Your Emotions Postpartum
It’s important to know that after you deliver, your hormones go haywire. Prepare to be on Mr. Toad’s Wild Ride with your postpartum emotions, courtesy of estrogen, progesterone, prolactin, and oxytocin. After delivery, your estrogen and progesterone levels drop sharply, reaching pre-pregnancy levels by the fifth postpartum day. This sudden droppage will make you feel REALLY out of sorts.
You can expect that you will be on a roller coaster ride of elation, sadness, and a little anxiety. You will burst into tears at the drop of a hat (tears of joy? Tears of sorrow? Who really knows?!). This is normal. Just ride the wave and know that it will take you back to shore.
“Most new mothers (perhaps as many as 90%) will have periods of weepiness, mood swings, anxiety, unhappiness, and regret. Usually this lasts for a few days or less and is quickly forgotten. Sometimes the blue period comes and goes for six weeks. For some moms, the blues don’t begin until the baby stops nursing (another time of major hormonal shifts). Hormones, however, are not the entire story…”
Read more here.Dr. Alan Greene
Your hormones also do a number on your body temperature.
At first (around Day 4), you will be FREEZING cold. So cold you don’t know how you will ever feel warm again. Then you will wake up sweating and peeling your clothes off. Then you will be cold again.
Nobody knows why. You may also have a complete loss of appetite. Don’t worry, it’s all normal.
Postpartum Emotions — Feeling Blue
Most mommies feel some sort of anxiety, but some people get it really bad. It *seems* to me that your level of anxiety will correspond heavily with your baby’s temperament. Women who have “easy” babies tend to fare way better than those with colicky, cranky, or otherwise difficult babies. A baby’s constant crying can bring you to your knees in less than 20 minutes. This is a great time to take shifts with your partner (or helper) so that no one person has to go for too long with a screaming baby.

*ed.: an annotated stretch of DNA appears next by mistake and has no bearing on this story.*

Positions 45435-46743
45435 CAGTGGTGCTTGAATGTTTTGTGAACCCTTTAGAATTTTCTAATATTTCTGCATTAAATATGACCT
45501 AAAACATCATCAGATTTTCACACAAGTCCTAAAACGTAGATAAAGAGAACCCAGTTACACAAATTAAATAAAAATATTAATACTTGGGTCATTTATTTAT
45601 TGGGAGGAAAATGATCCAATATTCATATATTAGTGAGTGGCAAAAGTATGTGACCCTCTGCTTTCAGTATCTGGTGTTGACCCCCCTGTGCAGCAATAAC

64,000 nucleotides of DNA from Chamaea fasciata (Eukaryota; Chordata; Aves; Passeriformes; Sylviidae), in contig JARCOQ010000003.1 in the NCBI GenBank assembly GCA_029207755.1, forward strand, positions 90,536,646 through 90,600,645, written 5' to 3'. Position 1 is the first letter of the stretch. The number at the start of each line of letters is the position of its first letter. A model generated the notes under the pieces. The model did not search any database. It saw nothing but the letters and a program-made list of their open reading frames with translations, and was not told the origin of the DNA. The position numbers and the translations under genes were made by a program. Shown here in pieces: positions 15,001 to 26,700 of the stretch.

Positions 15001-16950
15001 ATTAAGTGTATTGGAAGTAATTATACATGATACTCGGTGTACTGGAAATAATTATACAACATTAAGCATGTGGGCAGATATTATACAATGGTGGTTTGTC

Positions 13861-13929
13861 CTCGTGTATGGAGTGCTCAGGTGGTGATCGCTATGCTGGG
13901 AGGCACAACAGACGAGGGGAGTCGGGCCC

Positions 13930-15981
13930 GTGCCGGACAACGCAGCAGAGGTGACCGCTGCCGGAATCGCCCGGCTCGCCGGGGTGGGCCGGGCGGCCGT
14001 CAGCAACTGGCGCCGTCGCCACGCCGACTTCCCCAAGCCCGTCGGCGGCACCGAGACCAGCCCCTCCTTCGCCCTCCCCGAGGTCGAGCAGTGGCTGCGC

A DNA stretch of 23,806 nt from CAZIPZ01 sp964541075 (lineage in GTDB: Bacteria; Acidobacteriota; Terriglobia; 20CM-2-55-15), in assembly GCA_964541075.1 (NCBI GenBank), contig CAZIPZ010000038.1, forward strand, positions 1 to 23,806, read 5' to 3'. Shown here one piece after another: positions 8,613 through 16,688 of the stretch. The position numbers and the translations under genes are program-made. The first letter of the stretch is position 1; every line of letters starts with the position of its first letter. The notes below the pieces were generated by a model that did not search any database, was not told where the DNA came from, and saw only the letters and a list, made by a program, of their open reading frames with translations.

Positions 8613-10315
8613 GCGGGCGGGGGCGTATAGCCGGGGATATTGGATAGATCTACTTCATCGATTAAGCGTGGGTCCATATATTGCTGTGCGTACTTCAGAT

All joking aside, you can start sliding downhill very quickly. This is when you need to call your doctor. Your doctor is very used to dealing with this issue and is more than happy to help you get through this rough spot. Don’t be proud – let him. If you tend to be the type of person who neglects your own needs, just remind yourself that your baby needs you to take care of his/her Momma. Sneaky, huh?
A note to partners (send this to your SO…):
Hey, I have a favor to ask. After your lady gives birth, things are gonna be a little crazy at first. You can help her out immensely by doing two simple things for her every morning. She’s going to be pretty tired and probably in some pain for a little while. So before you leave for work, please:
- Take the baby for 30 minutes so she can shower, dress, dry her hair, blah blah blah. This will make her feel like a human. Don’t wait for her to ask; you take the initiative.
- Help her get some breakfast. Maybe you make some eggs for her or maybe just pour some cereal into a bowl. Doesn’t matter. Just help her eat. You see, her brain isn’t firing on all cylinders right now, so it’s hard to think about complex things like feeding herself. If she’s nursing, she’s gonna be super hungry (and thirsty)! But don’t worry, breastfeeding is helping burn mad calories so she’ll drop that baby weight pretty quickly (I can’t believe you would even bring that up at a time like this, man, you are so shallow ;-))
Thanks! You’re the best. 😉
- Postpartum Mental Health: Books for New Parents
- Postpartum Depression
- Postpartum Support: Your Life as a New Parent